When the eye began to play its part in the affair, and the heart was seized with union of the beloved, a sympathy ultimately sprang up between them, which reached its consummation in morning meetings; and their love and intimacy increased beyond measure, and was confirmed by a solemn compact of permanent union. The king had no knowledge of their relations. There was indeed a party of their opponents who entertained evil suspicions regarding them, from the glances of the two, but as no one had observed anything, their secret was maintained. Some of the enemies did inform the king and divulged, but he refused to accept their word, that such things were not likely to happen at his palace, and that the Chamberlain Chach was not likely to allow himself to be so ungrateful or do such an iniquitous thing.

Thus, in the course of time the entire kingdom came under the sway of Chach. Whatever he did was to the liking of the king, and king Sahasi Rai did not dispose of any important business without first consulting him. In this way, every order issued by Chach, whether positive or prohibitive, came to be strictly obeyed throughout the dominion.

 

The passing away of Sahasi Rai from this world.

 

At length, the divine decree burst into light from the curtains of mystery. The king fell ill, and his illness took a lingering turn. The signs of death changed the face of his life for the worse. The king's wife became very anxious. She called Chach and told him: “ The king's life is about to come to its close, and the signs of the cessation of his breath have already appeared. If the king dies, there is no issue of his to inherit the kingdom. His near relations, therefore, will secure all his property and his country. There is no doubt that they will disinherit and distress me, owing to their estrangement. When even during the life-time of the king, they called me ugly names, they will at such a time as this deprive me of my life and property. One plan occurs to me, and I think it will turn out the right one, and if it is so destined, our wishes will be perfectly gratified and this kingdom will devolve upon you. My opinion is that, if we show our courage, the great God will hand over this kingdom to you, and its honour and glory will long remain with you, and all the people will pay allegiance to you.”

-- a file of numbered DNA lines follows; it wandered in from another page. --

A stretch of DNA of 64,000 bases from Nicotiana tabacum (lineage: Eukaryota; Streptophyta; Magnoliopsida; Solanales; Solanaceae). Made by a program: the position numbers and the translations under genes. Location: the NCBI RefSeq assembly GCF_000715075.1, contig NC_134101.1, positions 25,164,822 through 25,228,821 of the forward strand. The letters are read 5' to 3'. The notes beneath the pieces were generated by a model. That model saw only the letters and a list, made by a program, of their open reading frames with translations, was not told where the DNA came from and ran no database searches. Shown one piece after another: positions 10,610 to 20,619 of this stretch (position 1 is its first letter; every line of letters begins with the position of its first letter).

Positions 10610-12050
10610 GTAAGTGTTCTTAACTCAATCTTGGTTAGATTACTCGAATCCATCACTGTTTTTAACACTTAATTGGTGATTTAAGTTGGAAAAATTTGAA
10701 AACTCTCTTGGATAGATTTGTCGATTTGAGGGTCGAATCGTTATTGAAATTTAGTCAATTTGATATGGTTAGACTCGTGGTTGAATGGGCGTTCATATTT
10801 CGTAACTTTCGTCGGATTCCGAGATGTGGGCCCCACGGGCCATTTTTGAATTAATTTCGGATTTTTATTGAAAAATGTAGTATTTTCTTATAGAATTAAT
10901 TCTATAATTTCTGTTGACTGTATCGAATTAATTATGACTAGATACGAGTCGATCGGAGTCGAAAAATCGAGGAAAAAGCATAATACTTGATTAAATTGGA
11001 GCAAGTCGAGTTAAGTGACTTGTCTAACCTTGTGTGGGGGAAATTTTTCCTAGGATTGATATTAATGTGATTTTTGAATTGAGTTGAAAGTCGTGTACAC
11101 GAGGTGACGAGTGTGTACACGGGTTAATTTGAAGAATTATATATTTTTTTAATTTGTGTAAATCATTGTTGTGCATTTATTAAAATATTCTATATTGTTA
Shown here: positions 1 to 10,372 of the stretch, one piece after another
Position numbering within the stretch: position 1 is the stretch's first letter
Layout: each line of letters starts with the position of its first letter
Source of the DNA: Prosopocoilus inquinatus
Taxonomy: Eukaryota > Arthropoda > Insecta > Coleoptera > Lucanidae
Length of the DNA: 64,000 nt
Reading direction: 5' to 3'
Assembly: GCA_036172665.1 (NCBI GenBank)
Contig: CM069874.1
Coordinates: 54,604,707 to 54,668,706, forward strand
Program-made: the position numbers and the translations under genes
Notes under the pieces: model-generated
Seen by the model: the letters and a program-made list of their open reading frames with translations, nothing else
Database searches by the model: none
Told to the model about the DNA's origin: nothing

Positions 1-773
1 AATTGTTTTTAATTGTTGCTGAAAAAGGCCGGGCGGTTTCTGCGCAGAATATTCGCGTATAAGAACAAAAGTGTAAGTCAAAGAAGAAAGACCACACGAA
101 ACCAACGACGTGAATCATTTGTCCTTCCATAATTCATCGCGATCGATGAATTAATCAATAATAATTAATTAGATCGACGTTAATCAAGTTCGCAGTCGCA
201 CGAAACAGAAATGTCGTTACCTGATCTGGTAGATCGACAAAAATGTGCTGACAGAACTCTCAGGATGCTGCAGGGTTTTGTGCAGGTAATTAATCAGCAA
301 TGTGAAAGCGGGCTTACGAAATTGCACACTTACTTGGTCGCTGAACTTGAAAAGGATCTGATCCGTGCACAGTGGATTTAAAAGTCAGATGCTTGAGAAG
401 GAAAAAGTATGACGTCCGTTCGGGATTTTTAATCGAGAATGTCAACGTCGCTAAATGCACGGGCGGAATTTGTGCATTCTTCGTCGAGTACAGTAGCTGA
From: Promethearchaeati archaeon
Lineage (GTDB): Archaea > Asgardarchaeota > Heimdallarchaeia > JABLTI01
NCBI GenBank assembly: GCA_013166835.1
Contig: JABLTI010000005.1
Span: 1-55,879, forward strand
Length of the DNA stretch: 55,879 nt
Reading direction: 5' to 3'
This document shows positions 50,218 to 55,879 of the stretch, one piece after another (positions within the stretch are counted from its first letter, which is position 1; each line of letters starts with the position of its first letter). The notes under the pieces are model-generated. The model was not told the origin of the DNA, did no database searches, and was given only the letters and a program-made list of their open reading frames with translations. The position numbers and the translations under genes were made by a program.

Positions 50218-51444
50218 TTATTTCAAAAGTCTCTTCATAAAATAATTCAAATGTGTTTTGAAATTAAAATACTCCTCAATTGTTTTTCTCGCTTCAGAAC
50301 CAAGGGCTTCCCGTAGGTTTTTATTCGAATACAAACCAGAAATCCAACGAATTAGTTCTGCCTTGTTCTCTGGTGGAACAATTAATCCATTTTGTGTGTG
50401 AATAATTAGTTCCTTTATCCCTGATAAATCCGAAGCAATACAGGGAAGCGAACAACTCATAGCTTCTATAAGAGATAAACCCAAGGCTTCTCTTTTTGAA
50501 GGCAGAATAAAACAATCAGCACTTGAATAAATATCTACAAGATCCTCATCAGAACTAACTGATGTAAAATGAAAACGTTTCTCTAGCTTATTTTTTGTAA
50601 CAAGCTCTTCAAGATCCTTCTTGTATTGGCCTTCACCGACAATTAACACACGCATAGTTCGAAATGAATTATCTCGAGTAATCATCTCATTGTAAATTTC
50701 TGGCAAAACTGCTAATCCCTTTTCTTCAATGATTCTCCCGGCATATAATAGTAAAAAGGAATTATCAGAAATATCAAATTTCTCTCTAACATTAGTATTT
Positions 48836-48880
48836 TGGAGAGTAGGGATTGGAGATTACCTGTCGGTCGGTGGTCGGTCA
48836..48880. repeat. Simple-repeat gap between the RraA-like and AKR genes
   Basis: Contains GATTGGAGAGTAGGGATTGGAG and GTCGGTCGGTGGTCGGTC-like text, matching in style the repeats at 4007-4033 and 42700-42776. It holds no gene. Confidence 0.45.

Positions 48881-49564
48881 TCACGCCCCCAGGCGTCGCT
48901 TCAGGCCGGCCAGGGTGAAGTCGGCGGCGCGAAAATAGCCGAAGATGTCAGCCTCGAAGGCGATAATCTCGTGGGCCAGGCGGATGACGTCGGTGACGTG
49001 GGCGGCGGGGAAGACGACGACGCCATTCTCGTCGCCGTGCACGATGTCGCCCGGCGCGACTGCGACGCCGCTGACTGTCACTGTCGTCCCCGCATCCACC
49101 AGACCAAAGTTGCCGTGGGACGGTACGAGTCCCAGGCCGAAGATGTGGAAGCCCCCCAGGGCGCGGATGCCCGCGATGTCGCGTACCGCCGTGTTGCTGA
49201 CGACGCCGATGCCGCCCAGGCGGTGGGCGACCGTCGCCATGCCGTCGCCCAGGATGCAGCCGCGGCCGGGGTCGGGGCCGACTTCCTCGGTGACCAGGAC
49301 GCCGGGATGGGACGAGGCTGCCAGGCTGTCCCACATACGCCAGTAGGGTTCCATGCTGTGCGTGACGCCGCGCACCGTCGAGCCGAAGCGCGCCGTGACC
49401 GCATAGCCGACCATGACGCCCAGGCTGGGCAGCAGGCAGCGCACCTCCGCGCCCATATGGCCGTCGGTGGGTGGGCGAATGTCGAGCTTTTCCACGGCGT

Chach said: “I am ready to obey you with all my heart, and whatever you propose must be very good. But it is a well­known maxim that consultation with upright servants is a duty. You must therefore acquaint me with what you have in your mind.”

Queen Suhandi said: “Issue an order that fifty chains and fetters be made. Bring them secretly at night, conceal them in the house and keep them ready for use when required.”

Accordingly, under the orders of Chach, some heavy chains and fetters were made. They were brought into the innermost apartments of the palace under cover of night, and kept secure in a corner.

When the king's last moments arrived and the death agony ensued, the physicians rose to leave. Queen Suhandi asked them to wait in the house for a short time. At the same time, she directed a confidential servant to remove the king to an inner apartment and to close the gate, so that no one in the city should come to know that Sahasi was dead.

She then asked him to bring a large number of her followers and dependents into the house. When these men were all brought in, she ordered her servant to call those near relations of the king, who were claimants to the throne. In this way, every one was brought in separately, on the pretext that the king was better that day and wanted to consult him. When each came, he was sent to the appointed apartment where the queen's confidential men put each into chains. Thus, all of her rivals were imprisoned and secured in irons. Next, she sent for those relations of the king who were poor and in want. Each of these, as he came, was told: “Today, the king is annoyed with such and such a relation of yours, owing to whose ill-treatment and misbehaviour he did not sleep soundly, and has imprisoned him. If you wish to be free from poverty and hunger, and acquire strength by means of wealth and property, go to that prison-room and remove the head of your enemy. Then put yourself in firm possession of his house, his property, his followers and his estates.”